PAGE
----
Author Shares Her Experience Writing Memoirs with Her Father

by Matilda Butler on November 23, 2011

catnav-interviews-active-3Post #65 – Women’s Memoirs, Author Conversations – Kendra Bonnett and Matilda Butler



Children’s Author Melissa Ann Goodwin Talks About Writing Memoir with Her Father

Kendra Bonnet and I are pleased to welcome Melissa Ann Goodwin to Women’s Memoirs. She joins us as part of her blog book tour organized by WOW-Women on Writing. We’re delighted that she has shared with us the story behind her experience of writing memoir with her father.

Melissa’s children’s book, The Christmas Village, was published in October and would be a delightful holiday gift for the young and the young at heart on your gift list.

A Collaborative Effort – My Dad/Daughter Memoir Publishing Experience

by Melissa Ann Goodwin

Melissa Ann Goodwin (center) at book signing

Melissa Ann Goodwin (center) at book signing

On December 9, 2004, my dad was a robust 80-year-old man who still worked full-time as an independent land surveyor. On December 10th, he had a stroke that completely paralyzed his right side. Though physically incapacitated, Dad’s mind was sharp. He was fully aware of the tragic change in his circumstances and it broke his heart. He wondered why he should even be here if he could not participate in life or make a contribution.

Hearing Dad say that he wished he had died tore me apart. I longed to find something that would make him want to wake up again each day. But Dad lived in Massachusetts and I lived in Arizona, and it felt like I was too far away to help him.

I had been writing regularly for magazines and had done a few short memoir pieces that ran in my hometown newspaper. So, I decided to try to get Dad interested in life again by having him write a memoir about his time on Cuttyhunk, an island off of Cape Cod. During the 1960’s, Dad had the unique experience of having surveyed the entire island – an experience I knew he cherished.

Courtesy of Massachusetts Geographic Information Systems, 2003

Courtesy of Massachusetts Geographic Information Systems, 2003

He took to the assignment with gusto. Cuttyhunk was the place of Dad’s heart and he was eager to share what he remembered. Every day, he wheeled himself to the activity room at the long term care center, pecked out his memories with his left hand on the computer, and emailed them to me. Dad was good at getting down the facts, but his writing didn’t have a storytelling feel to it. So I edited each piece to give it more life. After a few months, we had a memoir of which we felt proud. I sent it to the editor of Cape Cod magazine, because it was good fit and because Dad had once given him a map of Cuttyhunk. The man remembered Dad, still had the map hanging over his desk, and he liked the piece. But he declined to use it because he had promised Cuttyhunk residents that he wouldn’t promote the island in his magazine!

I was disappointed but not deterred. I sent it to the Martha’s Vineyard Gazette. Then we waited.

While we waited, we started a new project. We wrote companion pieces about Sid White, a prominent character in our town during the 1950’s and 60’s. Dad had known Sid as a land owner and a selectman. I had known him as my first boss. Dad’s memoir focused on changing times and town politics. My piece was a humorous recollection of what it was like to be a fun-loving teenager working for a grumpy old man who didn’t like teenagers. Our hometown newspaper ran our memoirs side by side.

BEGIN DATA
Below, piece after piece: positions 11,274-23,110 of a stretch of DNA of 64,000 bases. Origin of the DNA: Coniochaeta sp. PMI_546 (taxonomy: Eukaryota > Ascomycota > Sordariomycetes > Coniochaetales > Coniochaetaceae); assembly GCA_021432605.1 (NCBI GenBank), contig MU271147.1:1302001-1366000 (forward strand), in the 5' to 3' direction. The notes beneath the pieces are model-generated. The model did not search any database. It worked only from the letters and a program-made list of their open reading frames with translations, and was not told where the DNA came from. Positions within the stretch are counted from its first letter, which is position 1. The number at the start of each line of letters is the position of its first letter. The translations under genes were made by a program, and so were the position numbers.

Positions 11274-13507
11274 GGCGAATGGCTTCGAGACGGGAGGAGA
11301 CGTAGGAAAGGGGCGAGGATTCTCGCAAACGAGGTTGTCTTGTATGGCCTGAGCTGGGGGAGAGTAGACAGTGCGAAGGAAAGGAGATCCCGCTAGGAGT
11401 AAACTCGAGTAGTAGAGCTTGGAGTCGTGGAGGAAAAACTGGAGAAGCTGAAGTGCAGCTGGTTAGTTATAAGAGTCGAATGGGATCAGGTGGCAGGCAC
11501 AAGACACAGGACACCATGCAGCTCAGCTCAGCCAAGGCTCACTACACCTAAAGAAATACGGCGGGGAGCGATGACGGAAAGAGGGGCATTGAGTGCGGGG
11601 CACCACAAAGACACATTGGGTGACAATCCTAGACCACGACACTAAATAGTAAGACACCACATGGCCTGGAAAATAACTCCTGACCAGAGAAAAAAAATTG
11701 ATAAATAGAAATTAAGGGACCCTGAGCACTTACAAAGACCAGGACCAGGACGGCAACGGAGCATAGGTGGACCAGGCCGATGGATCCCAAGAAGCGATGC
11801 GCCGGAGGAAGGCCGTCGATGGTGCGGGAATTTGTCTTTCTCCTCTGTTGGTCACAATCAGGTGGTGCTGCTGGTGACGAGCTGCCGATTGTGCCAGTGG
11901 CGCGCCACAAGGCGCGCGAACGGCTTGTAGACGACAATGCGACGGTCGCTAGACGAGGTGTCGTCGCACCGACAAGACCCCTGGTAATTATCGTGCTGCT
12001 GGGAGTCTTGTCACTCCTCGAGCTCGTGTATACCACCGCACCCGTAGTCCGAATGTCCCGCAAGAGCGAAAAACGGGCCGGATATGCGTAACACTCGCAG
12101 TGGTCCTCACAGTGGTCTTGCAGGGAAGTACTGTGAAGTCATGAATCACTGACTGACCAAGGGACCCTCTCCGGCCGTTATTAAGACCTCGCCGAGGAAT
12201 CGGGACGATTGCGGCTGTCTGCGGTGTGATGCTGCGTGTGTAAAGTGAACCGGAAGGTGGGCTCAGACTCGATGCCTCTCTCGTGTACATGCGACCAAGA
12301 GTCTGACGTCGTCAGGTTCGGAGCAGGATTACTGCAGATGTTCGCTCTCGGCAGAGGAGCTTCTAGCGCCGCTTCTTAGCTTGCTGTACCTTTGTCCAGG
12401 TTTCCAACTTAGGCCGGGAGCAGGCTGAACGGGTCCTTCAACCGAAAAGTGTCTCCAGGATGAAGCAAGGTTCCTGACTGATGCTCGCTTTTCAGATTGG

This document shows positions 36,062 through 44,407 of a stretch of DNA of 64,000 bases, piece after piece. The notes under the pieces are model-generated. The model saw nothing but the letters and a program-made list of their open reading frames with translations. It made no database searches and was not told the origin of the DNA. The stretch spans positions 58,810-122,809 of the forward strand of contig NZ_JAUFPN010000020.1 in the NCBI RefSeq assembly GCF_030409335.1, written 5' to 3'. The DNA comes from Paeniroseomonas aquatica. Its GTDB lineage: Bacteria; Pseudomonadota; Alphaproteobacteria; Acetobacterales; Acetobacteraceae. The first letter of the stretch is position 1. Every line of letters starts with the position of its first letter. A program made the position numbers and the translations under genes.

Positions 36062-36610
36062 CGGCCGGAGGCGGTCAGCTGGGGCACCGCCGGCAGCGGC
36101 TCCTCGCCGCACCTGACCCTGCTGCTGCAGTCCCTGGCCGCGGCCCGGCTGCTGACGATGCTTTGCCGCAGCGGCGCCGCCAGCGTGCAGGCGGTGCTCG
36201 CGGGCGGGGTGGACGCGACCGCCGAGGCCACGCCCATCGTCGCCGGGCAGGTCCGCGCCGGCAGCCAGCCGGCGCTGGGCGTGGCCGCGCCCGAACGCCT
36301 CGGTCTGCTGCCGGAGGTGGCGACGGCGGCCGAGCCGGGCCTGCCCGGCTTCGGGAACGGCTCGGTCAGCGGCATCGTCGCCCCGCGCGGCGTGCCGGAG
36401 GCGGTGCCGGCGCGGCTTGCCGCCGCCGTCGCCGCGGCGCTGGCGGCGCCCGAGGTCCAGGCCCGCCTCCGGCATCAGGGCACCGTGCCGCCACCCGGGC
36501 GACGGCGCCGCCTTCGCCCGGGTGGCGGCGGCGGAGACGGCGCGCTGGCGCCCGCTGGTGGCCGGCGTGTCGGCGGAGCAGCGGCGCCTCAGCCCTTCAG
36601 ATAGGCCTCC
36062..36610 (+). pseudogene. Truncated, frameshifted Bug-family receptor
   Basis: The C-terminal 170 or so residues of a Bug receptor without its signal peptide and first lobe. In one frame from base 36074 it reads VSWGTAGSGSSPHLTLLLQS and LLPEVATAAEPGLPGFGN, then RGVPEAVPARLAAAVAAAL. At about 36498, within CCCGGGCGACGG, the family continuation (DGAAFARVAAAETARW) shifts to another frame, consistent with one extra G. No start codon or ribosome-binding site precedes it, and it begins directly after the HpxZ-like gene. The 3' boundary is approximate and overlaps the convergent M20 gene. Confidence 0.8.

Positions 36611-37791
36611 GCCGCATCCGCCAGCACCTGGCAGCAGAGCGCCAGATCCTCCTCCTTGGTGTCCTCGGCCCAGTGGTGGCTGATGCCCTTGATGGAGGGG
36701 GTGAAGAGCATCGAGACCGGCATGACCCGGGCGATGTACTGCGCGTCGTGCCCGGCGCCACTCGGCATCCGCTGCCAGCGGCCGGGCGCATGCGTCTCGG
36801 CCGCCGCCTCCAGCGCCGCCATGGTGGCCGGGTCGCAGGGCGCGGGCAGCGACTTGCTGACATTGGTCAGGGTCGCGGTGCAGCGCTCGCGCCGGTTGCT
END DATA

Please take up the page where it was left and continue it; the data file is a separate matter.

One day, the phone rang, and on the other end was the editor of the Martha’s Vineyard Gazette. It had been over a year since I’d sent her the Cuttyhunk piece. The editor said that she loved it, that she had just been waiting to have enough room for it, and that it was running in the July 4th issue.

Dad and I were ecstatic! He saw it as validation that his experiences mattered. I saw it was a triumph of hope over despair. Our collaboration brought us closer than we’d ever been and helped us stay connected daily even though we were far apart. I learned things about Dad that I might never have learned if not for the sad situation in which we’d found ourselves. I feel proud that I succeeded in helping him engage in life again, and the partnership we shared writing these memoirs remains among my fondest memories.

[Kindle Version, available for $3.99]








You may be interested in Melissa’s children’s book so we thought we’d share her book trailer with you.

storytelling, memoir, memoir writing











{ 4 comments… read them below or add one }

Melissa Ann Goodwin November 23, 2011 at

Matilda and Kendra, thank you so much for letting me share this story on your blog, and for being my hosts on the tour for my book. I’ll be following you forever! Happy Thanksgiving to you and all your friends and followers. I look forward to chatting with them.

Matilda Butler November 23, 2011 at

Hi Melissa:

Thank you for sharing your story with our readers. It is clear that you found a wonderful and rewarding way to share life and stories with your father.

–Matilda

Cynthia Briggs November 27, 2011 at

Melissa,
What a wonderful way to share in your dad’s late years! Those years can so easily turn the other way when our loved one finds him or her self limited.
Putting pen to paper is so magical for bringing feelings to the surface, and lighting up an area of ones life that might otherwise remain in the dark.
Thanks for writing and sharing this touching, heartfelt story.
Cynthia Briggs

Melissa Ann Goodwin November 29, 2011 at

Cynthia,
Thanks for your kind and thoughtful comments.
Melissa

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